How to Draw the Rolls-Royce Spirit of Ecstasy Realistically

How to Draw the Rolls-Royce Spirit of Ecstasy Realistically 1 photo
Photo: screenshot from Youtube
Fine arts are for depressed teenagers who like to spend hundreds of hours drawing a photo-realistic eye, right? Wrong, art has always played a significant role in the automotive world. It influences everything from the engine cover to the shame of taillights and buttons.
Sure, the automotive world has its fair share of ugly ducklings for which we have Japanese, German and American designers to thank in equal share. But there is one car brand that still stands for traditional values, and that is Rolls-Royce.

If you ignore the Forgiato wheels and chrome paint most rappers are slapping onto their Wraiths, the brand is still as classical as a Georgian house and Her Majesty's royal guards.

Besides the trademark grille, the emblem is the most recognizable feature. So if you could recreate the Spirit of Ecstasy with nothing more than a couple of pencils, that would surely impress your mates. Who knows, maybe one of them will give you a commission.

Today, we're going to show you a video by Leonardo Pereznieto. He has exhibited his work in many prominent museums and galleries of cities like Florence, London, Paris, Montecarlo, Nice, Frankfurt, Seoul, New York and Los Angeles. So the Rolls-Royce symbol should be easy, but it does pose a few challenges.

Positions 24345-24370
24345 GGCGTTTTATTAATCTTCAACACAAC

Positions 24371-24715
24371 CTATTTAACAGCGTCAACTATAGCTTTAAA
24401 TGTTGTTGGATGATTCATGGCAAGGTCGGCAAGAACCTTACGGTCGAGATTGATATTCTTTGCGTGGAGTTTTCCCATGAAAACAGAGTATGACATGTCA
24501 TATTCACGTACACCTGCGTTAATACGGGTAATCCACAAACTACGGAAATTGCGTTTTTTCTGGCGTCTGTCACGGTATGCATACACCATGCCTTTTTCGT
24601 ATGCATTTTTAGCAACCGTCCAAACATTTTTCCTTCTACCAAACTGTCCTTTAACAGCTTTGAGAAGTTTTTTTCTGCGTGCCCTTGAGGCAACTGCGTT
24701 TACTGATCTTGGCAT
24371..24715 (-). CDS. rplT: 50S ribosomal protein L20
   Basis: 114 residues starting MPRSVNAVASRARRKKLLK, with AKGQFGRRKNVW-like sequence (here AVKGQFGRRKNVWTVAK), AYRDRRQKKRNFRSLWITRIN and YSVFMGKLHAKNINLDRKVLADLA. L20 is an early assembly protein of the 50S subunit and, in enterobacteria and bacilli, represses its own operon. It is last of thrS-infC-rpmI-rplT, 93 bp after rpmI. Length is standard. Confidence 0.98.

Let's get down to business

You see, it's one thing to make a two-dimensional drawing, but the famous car crest needs to appear like a 3D statue that jumps from the page. It's all about the contrast between the blacks and the whites, which creates an illusion of dark and shadow.

You probably know all there is about the famous statute that leaves every Rolls-Royce where it goes. But do you know alterations were also made? Between 1934 - 1939 and from 1946 until 1955, a kneeling version was used. From the 2003 Phantom onwards, all modern cars use a smaller and safer version with a spring mechanism that's supposed to protect pedestrians in the event of a crash.

PS: we weren't able to draw it, so we figured we could at least take a psychedelic Spirit of Ecstasy photo.

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About the author: Mihnea Radu
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Mihnea's favorite cars have already been built, the so-called modern classics from the '80s and '90s. He also loves local car culture from all over the world, so don't be surprised to see him getting excited about weird Japanese imports, low-rider VWs out of Germany, replicas from Russia or LS swaps down in Florida.
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